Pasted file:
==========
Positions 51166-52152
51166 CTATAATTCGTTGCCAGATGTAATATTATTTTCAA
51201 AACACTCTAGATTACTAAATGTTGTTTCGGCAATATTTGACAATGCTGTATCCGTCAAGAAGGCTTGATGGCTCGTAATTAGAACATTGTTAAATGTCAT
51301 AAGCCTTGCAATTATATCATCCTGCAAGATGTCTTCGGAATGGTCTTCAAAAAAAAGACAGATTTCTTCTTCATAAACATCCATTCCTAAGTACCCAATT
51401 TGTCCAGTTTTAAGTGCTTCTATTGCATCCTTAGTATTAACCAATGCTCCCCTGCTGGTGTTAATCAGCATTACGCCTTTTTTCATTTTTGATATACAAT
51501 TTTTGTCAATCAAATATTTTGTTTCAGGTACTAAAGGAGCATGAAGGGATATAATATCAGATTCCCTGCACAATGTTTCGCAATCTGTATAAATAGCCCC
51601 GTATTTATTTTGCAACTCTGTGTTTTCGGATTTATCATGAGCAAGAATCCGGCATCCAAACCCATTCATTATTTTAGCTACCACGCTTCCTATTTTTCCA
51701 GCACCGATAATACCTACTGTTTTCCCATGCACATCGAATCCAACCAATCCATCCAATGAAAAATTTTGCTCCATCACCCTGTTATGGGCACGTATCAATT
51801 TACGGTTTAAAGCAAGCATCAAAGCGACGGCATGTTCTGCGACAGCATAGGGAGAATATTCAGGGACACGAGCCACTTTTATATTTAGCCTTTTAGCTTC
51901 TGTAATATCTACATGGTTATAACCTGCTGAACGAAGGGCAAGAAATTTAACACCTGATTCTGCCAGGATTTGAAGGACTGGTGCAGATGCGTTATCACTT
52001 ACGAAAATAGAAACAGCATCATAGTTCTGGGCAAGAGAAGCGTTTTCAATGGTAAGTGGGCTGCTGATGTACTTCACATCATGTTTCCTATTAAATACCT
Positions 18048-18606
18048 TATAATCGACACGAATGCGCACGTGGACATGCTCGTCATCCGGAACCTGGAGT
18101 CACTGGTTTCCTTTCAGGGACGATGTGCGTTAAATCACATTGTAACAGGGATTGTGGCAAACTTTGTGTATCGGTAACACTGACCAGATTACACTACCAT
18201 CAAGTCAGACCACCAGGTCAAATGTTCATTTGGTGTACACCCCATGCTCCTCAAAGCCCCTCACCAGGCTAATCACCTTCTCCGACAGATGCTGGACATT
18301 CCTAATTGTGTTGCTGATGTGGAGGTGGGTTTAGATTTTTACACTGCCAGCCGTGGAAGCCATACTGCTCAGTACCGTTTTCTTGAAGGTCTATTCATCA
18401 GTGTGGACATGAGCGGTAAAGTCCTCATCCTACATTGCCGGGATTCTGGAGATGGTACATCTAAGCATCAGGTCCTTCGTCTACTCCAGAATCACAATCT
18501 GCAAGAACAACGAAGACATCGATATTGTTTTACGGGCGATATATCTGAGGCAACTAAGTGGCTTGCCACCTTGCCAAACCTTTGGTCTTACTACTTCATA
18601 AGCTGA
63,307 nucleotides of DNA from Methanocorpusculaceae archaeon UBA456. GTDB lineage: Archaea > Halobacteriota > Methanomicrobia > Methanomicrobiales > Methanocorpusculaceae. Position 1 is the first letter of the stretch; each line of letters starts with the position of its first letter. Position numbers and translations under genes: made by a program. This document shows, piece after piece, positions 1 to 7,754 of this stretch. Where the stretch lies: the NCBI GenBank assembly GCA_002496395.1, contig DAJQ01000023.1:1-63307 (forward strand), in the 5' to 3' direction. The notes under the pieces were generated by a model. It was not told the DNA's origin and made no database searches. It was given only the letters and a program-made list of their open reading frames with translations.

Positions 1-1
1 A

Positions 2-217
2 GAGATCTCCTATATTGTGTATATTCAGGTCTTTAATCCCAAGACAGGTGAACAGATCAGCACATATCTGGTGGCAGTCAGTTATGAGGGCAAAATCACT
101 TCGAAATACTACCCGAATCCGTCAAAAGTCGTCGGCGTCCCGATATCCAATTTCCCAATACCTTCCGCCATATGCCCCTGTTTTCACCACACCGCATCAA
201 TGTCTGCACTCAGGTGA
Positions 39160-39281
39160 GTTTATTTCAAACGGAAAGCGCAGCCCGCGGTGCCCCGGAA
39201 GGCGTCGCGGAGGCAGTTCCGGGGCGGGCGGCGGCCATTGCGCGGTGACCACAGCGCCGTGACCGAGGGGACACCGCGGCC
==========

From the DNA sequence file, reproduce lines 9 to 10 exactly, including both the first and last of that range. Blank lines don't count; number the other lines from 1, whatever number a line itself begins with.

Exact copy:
51801 TACGGTTTAAAGCAAGCATCAAAGCGACGGCATGTTCTGCGACAGCATAGGGAGAATATTCAGGGACACGAGCCACTTTTATATTTAGCCTTTTAGCTTC
51901 TGTAATATCTACATGGTTATAACCTGCTGAACGAAGGGCAAGAAATTTAACACCTGATTCTGCCAGGATTTGAAGGACTGGTGCAGATGCGTTATCACTT